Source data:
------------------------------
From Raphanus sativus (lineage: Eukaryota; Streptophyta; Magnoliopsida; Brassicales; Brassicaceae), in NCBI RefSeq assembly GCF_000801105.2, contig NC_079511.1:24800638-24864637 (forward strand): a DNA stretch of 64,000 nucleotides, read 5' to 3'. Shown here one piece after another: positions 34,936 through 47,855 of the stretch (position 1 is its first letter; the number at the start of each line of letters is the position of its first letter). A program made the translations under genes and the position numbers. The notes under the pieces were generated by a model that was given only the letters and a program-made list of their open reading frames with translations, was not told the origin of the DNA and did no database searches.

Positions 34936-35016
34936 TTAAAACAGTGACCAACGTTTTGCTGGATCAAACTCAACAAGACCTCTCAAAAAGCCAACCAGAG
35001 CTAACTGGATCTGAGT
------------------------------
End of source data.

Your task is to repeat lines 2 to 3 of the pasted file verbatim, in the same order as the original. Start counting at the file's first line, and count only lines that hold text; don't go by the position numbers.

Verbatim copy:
Positions 34936-35016
34936 TTAAAACAGTGACCAACGTTTTGCTGGATCAAACTCAACAAGACCTCTCAAAAAGCCAACCAGAG